Why do so many celebrated women in Britain’s technology industry work in the public sector? Milo Yiannopoulos reports.
Why are so many venerated women in tech clamped to the public teat? That’s the question I was asking myself this week when I read Computer Weekly’s list of the most influential women in the UK’s information technology industry. I use the word “industry” loosely, since, of the 25 women celebrated, a staggering 12 rely for their incomes either wholly or partly on taxpayer money.
Aside from the industry’s two perennial favourite joke candidates, featured in the list are women from the NHS, the Police, the Home Office, the Department of Energy and Climate Change, the University of Southampton… it’s extraordinary. Of course, there are no men-only lists of influential people in tech, but if you look at mixed rankings like the Wired 100 and strip out the women, very few of the men work in the public sector.
What’s going on? It couldn’t possibly be, could it, that the politically correct public sector consistently over-promotes ferociously greedy and lazy women who are great at fighting their corner, bitching, back-stabbing and boasting to get their hands on promotions and pay rises? No, it seems unlikely the tech industry has that many Sly Bailey types. (Frankly, it would be more interesting if it did.)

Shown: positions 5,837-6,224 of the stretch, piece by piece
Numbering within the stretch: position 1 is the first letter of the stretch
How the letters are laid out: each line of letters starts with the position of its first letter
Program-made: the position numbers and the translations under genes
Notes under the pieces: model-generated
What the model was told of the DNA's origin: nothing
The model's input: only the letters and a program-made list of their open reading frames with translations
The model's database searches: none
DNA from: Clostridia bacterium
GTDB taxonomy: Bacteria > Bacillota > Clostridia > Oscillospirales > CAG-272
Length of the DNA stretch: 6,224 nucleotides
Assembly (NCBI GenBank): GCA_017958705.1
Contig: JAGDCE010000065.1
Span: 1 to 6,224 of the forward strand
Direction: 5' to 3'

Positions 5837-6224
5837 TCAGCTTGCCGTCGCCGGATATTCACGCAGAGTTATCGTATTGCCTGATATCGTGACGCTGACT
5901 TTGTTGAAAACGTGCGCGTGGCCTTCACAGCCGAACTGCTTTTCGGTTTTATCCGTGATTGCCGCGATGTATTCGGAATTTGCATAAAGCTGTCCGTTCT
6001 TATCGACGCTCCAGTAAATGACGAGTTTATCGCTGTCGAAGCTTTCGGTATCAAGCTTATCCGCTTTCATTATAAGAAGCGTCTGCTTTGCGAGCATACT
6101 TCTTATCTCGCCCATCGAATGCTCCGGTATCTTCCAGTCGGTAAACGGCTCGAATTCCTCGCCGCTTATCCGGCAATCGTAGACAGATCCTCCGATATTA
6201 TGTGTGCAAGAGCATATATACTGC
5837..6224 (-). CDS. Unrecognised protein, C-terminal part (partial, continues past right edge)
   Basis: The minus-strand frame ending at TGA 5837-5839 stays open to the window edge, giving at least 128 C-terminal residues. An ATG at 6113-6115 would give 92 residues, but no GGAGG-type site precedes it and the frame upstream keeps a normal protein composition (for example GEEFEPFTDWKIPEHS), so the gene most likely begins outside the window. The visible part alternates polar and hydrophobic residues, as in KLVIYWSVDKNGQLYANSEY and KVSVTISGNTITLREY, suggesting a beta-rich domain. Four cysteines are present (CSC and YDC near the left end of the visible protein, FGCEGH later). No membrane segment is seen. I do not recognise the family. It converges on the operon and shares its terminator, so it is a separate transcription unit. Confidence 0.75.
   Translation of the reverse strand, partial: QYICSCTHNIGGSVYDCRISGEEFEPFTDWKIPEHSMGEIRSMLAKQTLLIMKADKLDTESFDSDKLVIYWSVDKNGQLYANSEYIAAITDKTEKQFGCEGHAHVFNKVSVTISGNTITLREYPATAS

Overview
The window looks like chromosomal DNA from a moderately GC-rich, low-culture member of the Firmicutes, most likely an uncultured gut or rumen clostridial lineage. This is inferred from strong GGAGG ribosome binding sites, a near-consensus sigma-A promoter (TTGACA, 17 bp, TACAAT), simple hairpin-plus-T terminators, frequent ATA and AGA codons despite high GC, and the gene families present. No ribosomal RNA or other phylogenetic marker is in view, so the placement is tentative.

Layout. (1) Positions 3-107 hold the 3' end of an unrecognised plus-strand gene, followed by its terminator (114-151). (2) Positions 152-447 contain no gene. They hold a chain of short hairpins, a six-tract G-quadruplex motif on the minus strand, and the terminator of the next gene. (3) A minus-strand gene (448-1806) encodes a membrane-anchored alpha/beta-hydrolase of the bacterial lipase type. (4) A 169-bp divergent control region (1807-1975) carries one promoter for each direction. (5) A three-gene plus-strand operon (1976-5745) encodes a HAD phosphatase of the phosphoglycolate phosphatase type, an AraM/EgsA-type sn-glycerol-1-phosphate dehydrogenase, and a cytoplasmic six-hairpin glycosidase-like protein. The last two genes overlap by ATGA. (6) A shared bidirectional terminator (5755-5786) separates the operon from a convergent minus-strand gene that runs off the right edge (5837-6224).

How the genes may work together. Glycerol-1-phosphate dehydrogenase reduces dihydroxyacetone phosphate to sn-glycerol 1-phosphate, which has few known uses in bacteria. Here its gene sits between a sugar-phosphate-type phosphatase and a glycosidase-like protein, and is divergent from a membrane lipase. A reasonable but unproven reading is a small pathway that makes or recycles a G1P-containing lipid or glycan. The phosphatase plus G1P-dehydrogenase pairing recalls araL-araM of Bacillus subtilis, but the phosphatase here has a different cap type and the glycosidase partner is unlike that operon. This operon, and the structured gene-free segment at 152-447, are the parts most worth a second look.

The again, says one company director, with wide experience of women in the boardroom: “Women love to boast about their ‘nurturing’ instinct. Well, in my experience, they like nothing better that being ‘nurtured’ by our taxes. That way they can kid themselves that they’re not being tainted by grubby capitalism – and brag to their heart’s content on Mumsnet.”
I’m being flippant, of course, as is our source. But the question remains: why aren’t we celebrating more women in the private sector? And why do so many women gravitate towards the public? Has the bar been set so low that anyone with breasts, a fancy title and a taxpayer-funded pay packet is now worthy of veneration? The women I know cringe at being so transparently patronised.
Computer Weekly: must do better.